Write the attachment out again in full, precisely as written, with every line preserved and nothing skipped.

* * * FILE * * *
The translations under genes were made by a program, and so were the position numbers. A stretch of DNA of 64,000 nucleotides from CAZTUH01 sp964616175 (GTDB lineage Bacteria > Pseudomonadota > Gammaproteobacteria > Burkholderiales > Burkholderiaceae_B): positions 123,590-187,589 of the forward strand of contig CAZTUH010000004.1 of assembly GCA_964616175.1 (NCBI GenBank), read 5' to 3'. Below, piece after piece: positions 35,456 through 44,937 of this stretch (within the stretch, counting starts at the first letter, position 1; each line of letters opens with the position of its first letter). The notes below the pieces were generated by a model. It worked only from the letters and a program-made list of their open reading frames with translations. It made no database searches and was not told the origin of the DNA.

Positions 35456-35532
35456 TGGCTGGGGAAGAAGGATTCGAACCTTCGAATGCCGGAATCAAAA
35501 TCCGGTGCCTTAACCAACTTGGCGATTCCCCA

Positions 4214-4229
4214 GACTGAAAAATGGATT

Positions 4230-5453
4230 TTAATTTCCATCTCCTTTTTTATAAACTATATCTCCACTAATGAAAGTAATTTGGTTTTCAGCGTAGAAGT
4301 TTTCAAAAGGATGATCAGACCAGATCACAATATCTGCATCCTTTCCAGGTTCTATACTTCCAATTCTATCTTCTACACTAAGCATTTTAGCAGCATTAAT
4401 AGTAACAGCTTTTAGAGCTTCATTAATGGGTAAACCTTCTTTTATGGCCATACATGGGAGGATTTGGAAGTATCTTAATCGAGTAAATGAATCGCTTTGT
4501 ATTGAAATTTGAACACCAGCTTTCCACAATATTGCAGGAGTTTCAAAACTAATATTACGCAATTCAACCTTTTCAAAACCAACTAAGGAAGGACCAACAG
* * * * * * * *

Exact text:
The translations under genes were made by a program, and so were the position numbers. A stretch of DNA of 64,000 nucleotides from CAZTUH01 sp964616175 (GTDB lineage Bacteria > Pseudomonadota > Gammaproteobacteria > Burkholderiales > Burkholderiaceae_B): positions 123,590-187,589 of the forward strand of contig CAZTUH010000004.1 of assembly GCA_964616175.1 (NCBI GenBank), read 5' to 3'. Below, piece after piece: positions 35,456 through 44,937 of this stretch (within the stretch, counting starts at the first letter, position 1; each line of letters opens with the position of its first letter). The notes below the pieces were generated by a model. It worked only from the letters and a program-made list of their open reading frames with translations. It made no database searches and was not told the origin of the DNA.

Positions 35456-35532
35456 TGGCTGGGGAAGAAGGATTCGAACCTTCGAATGCCGGAATCAAAA
35501 TCCGGTGCCTTAACCAACTTGGCGATTCCCCA

Positions 4214-4229
4214 GACTGAAAAATGGATT

Positions 4230-5453
4230 TTAATTTCCATCTCCTTTTTTATAAACTATATCTCCACTAATGAAAGTAATTTGGTTTTCAGCGTAGAAGT
4301 TTTCAAAAGGATGATCAGACCAGATCACAATATCTGCATCCTTTCCAGGTTCTATACTTCCAATTCTATCTTCTACACTAAGCATTTTAGCAGCATTAAT
4401 AGTAACAGCTTTTAGAGCTTCATTAATGGGTAAACCTTCTTTTATGGCCATACATGGGAGGATTTGGAAGTATCTTAATCGAGTAAATGAATCGCTTTGT
4501 ATTGAAATTTGAACACCAGCTTTCCACAATATTGCAGGAGTTTCAAAACTAATATTACGCAATTCAACCTTTTCAAAACCAACTAAGGAAGGACCAACAG